Flowair by Zero Pollution Motors

You certainly can't accuse MDI/ZPM of lacking ambition. With such a well-developed line of products in the works and a PR department working overtime, the FlowAIR brand is angling to hit the French and US markets and hit them hard. The proposed costs are more than reasonable, especially if the specs stack up or even come close to doing so.

City FlowAIR

photo courtesy of Zero Pollution Motors

by Ross Bonander

Specs:

  • Type: Compressed air vehicle (CAV)
  • Manufacturer: Moteur Development International / Zero Pollution Motors
  • Propulsion system: 6 cyl. 75 hp engine that electronically injects compressed air
  • Top Speed: 96 mph (154 km/h)
  • Vehicle range: 848 miles
  • Fuel(s): Compressed air (3200 ft3 @ 4500 psi)
  • Fuel efficiency: 106 mpg (on an 8 gallon tank)
  • On-board charger: 5.5 kwh 110/220 v compressor generating 812 ft3 /hr
  • Tailpipe emissions: No

The manufacturer says

"The compressed air vehicle is a new generation of vehicle that finally solves the motorist’s dilemma: how to drive and not pollute at a cost that is affordable!"

Overview

France-based Moteur Development International and New York-based Zero Pollution Motors (MDI/ZPM) originally launched their line of compressed air vehicles under different names than the ones used today. They have undergone substantial changes, including a general rebranding of the entire vehicle line under one name, the FlowAIR.

The FlowAIR brand features five models that vary widely. I'll look at four of them (I'm omitting the MultiFlowAIR, designed for mass transportation). All models are center-driven (meaning the driver is positioned in the middle of the vehicle) and will be made available directly from the factory, without dealer mark-ups or other associated costs.

One FlowAIR

The One FlowAIR was formally known as the OneCat. This vehicle can be configured to seat 3 or 5 people and production is alleged to have already begun on it.

One FlowAIR

Estimated cost: €3500 ($4,500) or €5300 ($7000) with added features.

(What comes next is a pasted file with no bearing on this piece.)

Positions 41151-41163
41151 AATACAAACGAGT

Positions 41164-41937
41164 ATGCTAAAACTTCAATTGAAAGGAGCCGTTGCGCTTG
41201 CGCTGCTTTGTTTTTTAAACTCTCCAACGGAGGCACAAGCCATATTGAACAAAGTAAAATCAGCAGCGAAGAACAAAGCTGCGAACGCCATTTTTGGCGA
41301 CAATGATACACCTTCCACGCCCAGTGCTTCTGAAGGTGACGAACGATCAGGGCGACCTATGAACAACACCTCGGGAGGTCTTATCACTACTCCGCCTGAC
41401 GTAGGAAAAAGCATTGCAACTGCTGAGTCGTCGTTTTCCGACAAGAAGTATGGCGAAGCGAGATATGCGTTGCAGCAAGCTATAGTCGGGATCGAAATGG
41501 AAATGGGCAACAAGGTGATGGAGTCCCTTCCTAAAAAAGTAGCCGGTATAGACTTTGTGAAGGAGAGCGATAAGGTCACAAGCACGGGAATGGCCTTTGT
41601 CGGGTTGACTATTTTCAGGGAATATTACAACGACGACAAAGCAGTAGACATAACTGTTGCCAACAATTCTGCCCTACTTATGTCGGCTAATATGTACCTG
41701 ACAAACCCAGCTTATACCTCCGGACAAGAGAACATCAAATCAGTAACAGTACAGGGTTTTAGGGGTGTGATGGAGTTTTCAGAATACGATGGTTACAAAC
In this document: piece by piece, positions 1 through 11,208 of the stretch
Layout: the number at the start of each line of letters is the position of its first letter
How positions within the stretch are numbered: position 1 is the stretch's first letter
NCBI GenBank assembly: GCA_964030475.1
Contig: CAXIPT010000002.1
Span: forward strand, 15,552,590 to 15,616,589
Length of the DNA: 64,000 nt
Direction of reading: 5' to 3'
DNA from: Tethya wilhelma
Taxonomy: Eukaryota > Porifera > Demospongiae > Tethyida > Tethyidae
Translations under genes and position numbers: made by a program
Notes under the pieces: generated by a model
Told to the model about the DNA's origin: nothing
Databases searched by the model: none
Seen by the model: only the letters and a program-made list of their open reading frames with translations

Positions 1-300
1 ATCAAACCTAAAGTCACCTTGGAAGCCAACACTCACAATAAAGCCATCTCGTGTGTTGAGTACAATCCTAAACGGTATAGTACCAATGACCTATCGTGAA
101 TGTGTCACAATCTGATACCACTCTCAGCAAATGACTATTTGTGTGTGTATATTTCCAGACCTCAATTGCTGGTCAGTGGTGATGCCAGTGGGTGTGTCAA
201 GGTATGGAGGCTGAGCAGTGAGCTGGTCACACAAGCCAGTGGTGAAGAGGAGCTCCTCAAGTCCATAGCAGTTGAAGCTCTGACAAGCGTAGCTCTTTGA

City FlowAIR

The City FlowAIR was formally known as the CityCat. A family-size, 4-door vehicle that seats 6, MDI/ZPM intends to enter the City FlowAIR in the mainstream class of the Progressive Automotive X-Prize. The detailed specs listed above apply to this model.

city flowair

Estimated cost: €13000 ($17,000)

Mini FlowAIR

The 2-door, 3-seat Mini FlowAIR was formally known as the MiniCat. This is the company's economy model; it will be available as a convertible, and it was recently on display at the New York Auto Show. MDI/ZPM intends to enter the Mini FlowAIR in the alternative class of the Progressive Automotive X-Prize.

Mini FlowAIR

Estimated cost: €9200 ($12,000)

AIRPod

Finally, there's the AIRPod Urban Transporter. I know, it's hard to look at it seriously, but it does have some merit. It can seat four people (provided one is a child), and get this: Like the TWIKE, you control the AIRPod with a joystick. MDI is pitching the AIRPod as a vehicle with municipal applications (i.e. for use at airports).

AIRPod

As a fleet vehicle, estimated costs aren't published, but the AIRPod has a range of 136 miles (220 km), a top speed of 43 mph (70 km/h), and it takes just 90 seconds to recharge the air tank.

The Compressed Air Engine (CAE)

The FlowAIR is made possible by one key technology: the Compressed Air Engine (CAE). This is proprietary technology developed by Formula One race car engineer Guy Negre. His background in Formula One racing is what led him to create the CAE, as those engines rely on a blast of compressed air to start.

The CAE functions in four modes of increasing complexity:

  • At under 35 mph, it expands compressed air stored in a tank to drive the piston.
  • Above 35 mph, it heats the compressed air prior to expansion. This increases the volume and increases efficiency.
  • A third mode ignores air compressed in a tank and uses an intake valve, then heats that air prior to expansion.
  • A fourth mode does double duty, using an intake to both refill the air tank and heat the incoming air to drive the piston.

ZPM's website has some animation of the engine in action; check it out here.

Conclusions

You certainly can't accuse MDI/ZPM of lacking ambition. With such a well-developed line of products in the works and a PR department working overtime, the FlowAIR brand is angling to hit the French and US markets and hit them hard. The proposed costs are more than reasonable, especially if the specs stack up or even come close to doing so.

Everything hinges on the viability of Negre's Compressed Air Engine and its acceptance among the general public. I think it's reasonable to assume that many people will be suspicious of a car running on compressed air; but clear that hurdle and MDI/ZPM might emerge as one of the biggest and most successful alternative car companies we've yet seen.

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